Specials Ops Requests Funding to Modernize, Transform
By Sgt. 1st Class Doug Sample, USA
American Forces Press Service
WASHINGTON, Mar. 18, 2005 A continued need for modernization and transformation of special operations forces brought that community's leaders to Capitol Hill March 17 to testify on their portion of the president's military spending request.
The fiscal 2006 defense budget request that President Bush submitted to Congress includes a 3 percent increase in funding for U.S. Special Operations Command, for a total of $6.7 billion.
Thomas W. O'Connell, assistant secretary of defense for special operations and low-intensity conflict, and Army Gen. Bryan D. Brown, SOCOM commander, told a House subcommittee that the increased funding was needed to maintain "force readiness and sustainability," and to provide the sufficient force structure to fight the war on terror.
In 2003, Defense Secretary Donald H. Rumsfeld expanded SOCOM's role in the war on terrorism by giving the command a lead role in planning and synchronizing DoD activities.
"This increase is essential to sustaining the necessary operations and to ensuring we can meet the secretary's transformation requirements," O'Connell explained to members of the House Terrorism, Unconventional Threats and Capabilities Subcommittee. He added the funding request will continue modernization and transformation efforts the command started two years ago. Those efforts, O'Connell testified, include transforming SOF capabilities to better locate and track terrorists across the globe and to conduct small, surgical operations with minimal risk to the employed force, as well as to maintain sustained operations in areas where terrorist networks are operating.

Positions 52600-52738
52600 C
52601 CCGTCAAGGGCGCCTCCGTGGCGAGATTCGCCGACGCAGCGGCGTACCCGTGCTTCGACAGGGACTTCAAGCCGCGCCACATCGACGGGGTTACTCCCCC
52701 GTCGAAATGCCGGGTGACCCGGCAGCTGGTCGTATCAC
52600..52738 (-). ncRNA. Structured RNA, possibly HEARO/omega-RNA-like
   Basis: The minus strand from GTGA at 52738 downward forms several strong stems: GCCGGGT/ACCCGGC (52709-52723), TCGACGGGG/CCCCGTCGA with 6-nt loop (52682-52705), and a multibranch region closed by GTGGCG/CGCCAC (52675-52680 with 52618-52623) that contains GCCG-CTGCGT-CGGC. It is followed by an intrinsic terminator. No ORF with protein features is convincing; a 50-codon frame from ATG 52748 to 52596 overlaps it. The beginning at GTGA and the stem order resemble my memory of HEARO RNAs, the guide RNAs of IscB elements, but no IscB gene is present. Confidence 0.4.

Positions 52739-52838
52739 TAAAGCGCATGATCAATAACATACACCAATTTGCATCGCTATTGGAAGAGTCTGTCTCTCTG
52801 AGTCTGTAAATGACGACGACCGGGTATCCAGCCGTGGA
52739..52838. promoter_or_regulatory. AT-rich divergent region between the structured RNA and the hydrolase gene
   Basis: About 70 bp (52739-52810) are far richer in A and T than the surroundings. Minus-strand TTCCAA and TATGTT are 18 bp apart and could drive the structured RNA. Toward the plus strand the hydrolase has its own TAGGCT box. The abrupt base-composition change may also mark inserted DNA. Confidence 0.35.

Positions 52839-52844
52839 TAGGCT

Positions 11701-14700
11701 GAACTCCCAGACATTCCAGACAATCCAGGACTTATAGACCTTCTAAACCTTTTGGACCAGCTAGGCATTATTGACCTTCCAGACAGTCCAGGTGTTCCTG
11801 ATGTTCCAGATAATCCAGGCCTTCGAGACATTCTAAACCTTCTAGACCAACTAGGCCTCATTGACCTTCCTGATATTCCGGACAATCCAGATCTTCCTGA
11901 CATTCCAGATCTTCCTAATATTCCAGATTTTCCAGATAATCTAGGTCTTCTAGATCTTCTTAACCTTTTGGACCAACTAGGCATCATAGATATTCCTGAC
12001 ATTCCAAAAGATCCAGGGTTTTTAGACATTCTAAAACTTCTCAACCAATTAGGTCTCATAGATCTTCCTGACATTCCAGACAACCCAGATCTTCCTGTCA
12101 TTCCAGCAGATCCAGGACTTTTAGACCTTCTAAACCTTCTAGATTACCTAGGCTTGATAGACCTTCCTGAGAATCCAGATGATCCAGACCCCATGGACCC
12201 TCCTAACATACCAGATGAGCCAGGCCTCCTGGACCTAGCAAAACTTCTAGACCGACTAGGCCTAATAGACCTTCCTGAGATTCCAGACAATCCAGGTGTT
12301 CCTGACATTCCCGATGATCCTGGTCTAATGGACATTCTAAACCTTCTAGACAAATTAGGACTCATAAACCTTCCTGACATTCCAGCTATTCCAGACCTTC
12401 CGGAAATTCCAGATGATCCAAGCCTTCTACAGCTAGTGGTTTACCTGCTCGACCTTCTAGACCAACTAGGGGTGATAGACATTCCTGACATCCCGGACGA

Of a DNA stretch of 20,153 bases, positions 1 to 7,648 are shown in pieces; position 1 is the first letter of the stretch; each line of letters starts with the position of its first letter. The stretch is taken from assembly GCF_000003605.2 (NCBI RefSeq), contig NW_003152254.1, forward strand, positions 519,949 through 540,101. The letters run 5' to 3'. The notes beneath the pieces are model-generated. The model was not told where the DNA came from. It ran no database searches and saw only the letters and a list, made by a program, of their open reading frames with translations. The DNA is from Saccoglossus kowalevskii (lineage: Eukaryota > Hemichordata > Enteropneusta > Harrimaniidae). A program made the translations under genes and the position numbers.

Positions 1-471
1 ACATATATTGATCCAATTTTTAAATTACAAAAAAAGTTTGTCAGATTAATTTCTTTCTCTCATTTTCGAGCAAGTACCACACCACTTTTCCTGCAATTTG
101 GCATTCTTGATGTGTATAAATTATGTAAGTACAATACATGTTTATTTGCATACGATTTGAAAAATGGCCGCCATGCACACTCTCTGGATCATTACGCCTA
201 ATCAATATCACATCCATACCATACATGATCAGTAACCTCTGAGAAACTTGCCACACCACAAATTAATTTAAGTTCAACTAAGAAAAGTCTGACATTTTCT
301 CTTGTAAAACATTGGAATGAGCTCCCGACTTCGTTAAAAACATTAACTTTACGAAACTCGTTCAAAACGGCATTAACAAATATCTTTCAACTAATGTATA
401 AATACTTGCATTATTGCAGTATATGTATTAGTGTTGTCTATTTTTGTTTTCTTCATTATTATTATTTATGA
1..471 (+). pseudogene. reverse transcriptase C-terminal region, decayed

The funding also would go toward continued investments in critical "low-density/high-demand" aviation assets that provide Special Forces units with the mobility necessary to deploy quickly and to execute their missions, O'Connell said.
Other funding will go toward better command, control and communications infrastructure, and to help SOCOM personnel continue worldwide deployments and 24-hour-a-day operations.
During his testimony, Brown noted that his command's priorities in the war on terrorism are "the readiness of our forces, and building SOF's future capabilities to be even more capable to meet the demands of the changing strategic environment."
Brown noted a request for an $85 million increase in the command's operations and maintenance budget, to $2.2 billion. That increase includes a $22 million for training, as well as funds associated with sustaining SOF-specific weapons systems -- "technologies that enable our operators to become faster, stealthier, more precise, lethal, survivable and sustainable," he said.
The general said the nation's special operations capabilities can't afford to stand pat.
"Special operations forces will continue to play a lead role in this war by bringing terrorists, their supporters and their state facilitators to justice, or by bringing justice to them," he explained. "But winning this war will require new capabilities, sustainable increases in capacity, and significant improvements in the global reach and speed of specials operations forces."
Brown told the committee that the "long-term success" in the global war on terrorism depends largely on the military's ability to rapidly employ a "sustainable mix of capabilities with little warning -- requiring agile, adaptive, and responsive warriors."
He said the command is quickly transforming its forces to provide better the "on-the-ground capability to operate in the different 'gray areas' around the world where conventional forces are traditionally uncomfortable."
O'Connell warned lawmakers that the United States is at a "critical moment" in the war on terrorism.
"We have realized initial successes and achieved a degree of momentum that together support a general assessment that we are making progress in winning this war," he emphasized. "But sustaining that momentum and continuing the successes against terrorists and their supporters now and into the future is just as critical. We must ride the crest of successes of the Afghan and Iraqi elections to a new level of democratic processes in the region."